The Unnecessary Youth Pastor
POSTED: January 8, 2014
Not long ago, I found myself sitting on a stool before a group of youth pastors. I was seated next to a youth ministry expert whom I respect incredibly. And he said something that made me wonder if there was something wrong with my hearing.
“I long for the day,” he said, “when churches are loving and discipling kids so well that youth ministers will no longer be necessary.”
You may have heard something similar: “If parents were doing their job at home, we wouldn’t need youth ministers or youth ministry.”
I wonder though. Aren’t those statements a little like saying,
“I long for the day when coaches are no longer needed on team.” OR “I long for the day when air traffic controllers are no longer needed at the airport.” OR “I long for the day when kids will raise themselves”?
An Exercise in Missing the Point
Could it be that this perspective points to a foundational misunderstanding of the essential role of the youth pastor?
Sadly, most churches (and many youth ministry experts!) see the first role of the youth pastor as being the person who owns the relational responsibility for the students in his or her ministry, an approach that works beautifully until a group grows to 15 or 20 students. But churches don’t need “friends for hire” as youth pastors. What we do need, though, and need desperately, are youth pastors who do the heavy lifting of connecting kids with lots of normal, everyday, garden-variety godly adults. Then (and only then?) will discipleship happen “organically” and “naturally.”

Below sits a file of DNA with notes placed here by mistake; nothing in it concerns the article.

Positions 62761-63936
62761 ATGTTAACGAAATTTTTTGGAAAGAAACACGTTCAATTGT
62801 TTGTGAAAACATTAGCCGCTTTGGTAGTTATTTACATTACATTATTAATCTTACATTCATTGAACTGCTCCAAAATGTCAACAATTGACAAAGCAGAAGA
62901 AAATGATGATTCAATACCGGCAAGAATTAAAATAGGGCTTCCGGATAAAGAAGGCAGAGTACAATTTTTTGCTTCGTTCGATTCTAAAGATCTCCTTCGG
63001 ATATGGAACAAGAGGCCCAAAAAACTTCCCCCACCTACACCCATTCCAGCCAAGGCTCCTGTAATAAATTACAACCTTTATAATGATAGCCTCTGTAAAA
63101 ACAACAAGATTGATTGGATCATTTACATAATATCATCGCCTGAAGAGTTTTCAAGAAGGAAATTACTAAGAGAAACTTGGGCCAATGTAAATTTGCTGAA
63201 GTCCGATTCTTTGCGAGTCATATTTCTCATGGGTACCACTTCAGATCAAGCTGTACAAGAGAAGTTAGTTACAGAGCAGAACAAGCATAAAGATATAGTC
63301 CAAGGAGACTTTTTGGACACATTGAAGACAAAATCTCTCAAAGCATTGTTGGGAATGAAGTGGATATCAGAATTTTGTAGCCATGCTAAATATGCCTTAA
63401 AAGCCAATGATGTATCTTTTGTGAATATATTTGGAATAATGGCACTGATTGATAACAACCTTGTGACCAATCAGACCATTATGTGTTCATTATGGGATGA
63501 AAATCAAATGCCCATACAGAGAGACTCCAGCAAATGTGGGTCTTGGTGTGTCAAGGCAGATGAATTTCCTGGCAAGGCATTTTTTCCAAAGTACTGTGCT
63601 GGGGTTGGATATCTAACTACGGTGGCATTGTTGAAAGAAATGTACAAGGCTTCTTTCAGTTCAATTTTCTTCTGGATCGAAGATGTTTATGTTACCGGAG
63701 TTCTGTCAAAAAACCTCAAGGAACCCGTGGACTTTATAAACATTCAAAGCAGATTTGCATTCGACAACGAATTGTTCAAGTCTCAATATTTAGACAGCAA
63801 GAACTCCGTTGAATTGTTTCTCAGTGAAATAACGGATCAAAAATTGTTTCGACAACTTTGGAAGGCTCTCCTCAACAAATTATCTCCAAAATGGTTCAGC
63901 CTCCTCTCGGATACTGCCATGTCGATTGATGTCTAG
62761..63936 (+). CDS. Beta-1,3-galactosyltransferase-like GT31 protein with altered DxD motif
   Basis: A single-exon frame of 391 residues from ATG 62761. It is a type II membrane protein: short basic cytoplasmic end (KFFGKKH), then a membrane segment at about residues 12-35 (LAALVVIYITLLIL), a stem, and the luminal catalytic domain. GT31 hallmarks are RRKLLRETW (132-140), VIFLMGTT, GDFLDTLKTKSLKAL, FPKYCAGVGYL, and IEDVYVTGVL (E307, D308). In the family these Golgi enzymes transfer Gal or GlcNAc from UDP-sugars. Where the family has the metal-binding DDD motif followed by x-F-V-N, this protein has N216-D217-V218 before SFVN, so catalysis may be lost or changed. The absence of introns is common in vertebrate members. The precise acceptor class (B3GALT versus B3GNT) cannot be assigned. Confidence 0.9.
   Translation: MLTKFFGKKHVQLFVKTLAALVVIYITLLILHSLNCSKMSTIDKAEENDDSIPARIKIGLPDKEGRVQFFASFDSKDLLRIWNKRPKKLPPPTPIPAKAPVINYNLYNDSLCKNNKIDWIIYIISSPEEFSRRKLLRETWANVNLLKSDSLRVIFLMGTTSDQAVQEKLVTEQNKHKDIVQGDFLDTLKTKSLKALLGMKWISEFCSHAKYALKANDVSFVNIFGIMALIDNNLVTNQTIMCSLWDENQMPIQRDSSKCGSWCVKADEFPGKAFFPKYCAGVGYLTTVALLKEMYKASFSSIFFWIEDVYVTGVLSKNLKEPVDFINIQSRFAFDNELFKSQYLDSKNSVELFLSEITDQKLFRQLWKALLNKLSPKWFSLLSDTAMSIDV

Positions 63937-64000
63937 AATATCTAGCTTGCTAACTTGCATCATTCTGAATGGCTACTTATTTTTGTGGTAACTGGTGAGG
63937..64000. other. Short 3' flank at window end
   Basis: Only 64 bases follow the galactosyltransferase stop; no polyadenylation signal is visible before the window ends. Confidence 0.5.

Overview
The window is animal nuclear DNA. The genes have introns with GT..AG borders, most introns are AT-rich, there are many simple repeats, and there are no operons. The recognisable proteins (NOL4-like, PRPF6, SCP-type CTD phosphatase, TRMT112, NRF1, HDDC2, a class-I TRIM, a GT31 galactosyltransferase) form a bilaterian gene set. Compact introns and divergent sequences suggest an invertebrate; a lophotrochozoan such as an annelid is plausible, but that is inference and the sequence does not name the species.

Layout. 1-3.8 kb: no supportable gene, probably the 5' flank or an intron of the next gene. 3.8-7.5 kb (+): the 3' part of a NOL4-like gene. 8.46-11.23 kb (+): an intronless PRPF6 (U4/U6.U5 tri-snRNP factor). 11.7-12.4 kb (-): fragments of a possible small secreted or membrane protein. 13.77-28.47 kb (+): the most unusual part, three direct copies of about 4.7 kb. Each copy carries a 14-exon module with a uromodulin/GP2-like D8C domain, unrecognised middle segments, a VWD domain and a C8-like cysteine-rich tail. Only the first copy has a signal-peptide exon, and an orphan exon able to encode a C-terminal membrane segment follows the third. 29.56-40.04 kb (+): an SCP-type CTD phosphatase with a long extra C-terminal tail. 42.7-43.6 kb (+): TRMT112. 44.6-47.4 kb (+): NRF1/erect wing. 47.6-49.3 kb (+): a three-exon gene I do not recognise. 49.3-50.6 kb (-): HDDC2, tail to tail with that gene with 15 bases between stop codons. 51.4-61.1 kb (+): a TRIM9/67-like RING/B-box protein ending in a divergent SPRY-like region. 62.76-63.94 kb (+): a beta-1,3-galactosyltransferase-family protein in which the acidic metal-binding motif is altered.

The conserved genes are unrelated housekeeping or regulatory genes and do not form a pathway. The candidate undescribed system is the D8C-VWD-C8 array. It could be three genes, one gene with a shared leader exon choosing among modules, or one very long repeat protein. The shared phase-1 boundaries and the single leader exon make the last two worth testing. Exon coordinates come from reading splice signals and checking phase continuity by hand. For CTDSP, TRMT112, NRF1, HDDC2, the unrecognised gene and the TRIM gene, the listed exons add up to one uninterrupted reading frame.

The Organic Fallacy
In the chaotic, fragmented, generationally isolated culture our kids live in, expecting them to grow into godly adulthood “naturally,” or for churches to break through the protective bubble of teenage culture “organically,” is like expecting the garden in my back yard to produce a bumper crop of vegetables “organically” with no “interference” from me.
Because we live in a world where “all things tend toward a state of disorder” (see the Second Law of Thermodynamics, your church, and my office), churches will need youth pastors to continue to invite, prod, and hold their church’s accountable to every believer’s call to invest in the next generation.
I too long for the day when churches will be filled with adults who embrace the calling, chaos, and joy of investing in the next generation. And our best hope of seeing that dream to reality may just be youth pastors who understand and do their jobs.
Mark DeVries is the founder of Youth Ministry Architects (www.ymarchitects.com), a hands-on youth ministry consulting team. He is author of Sustainable Youth Ministry and co-author with Jeff Dunn-Rankin of the, The Indispensable Youth Pastor and Before You Hire a Youth Pastor. Mark is one of the keynote speakers at this year’s Youth Ministry Summit.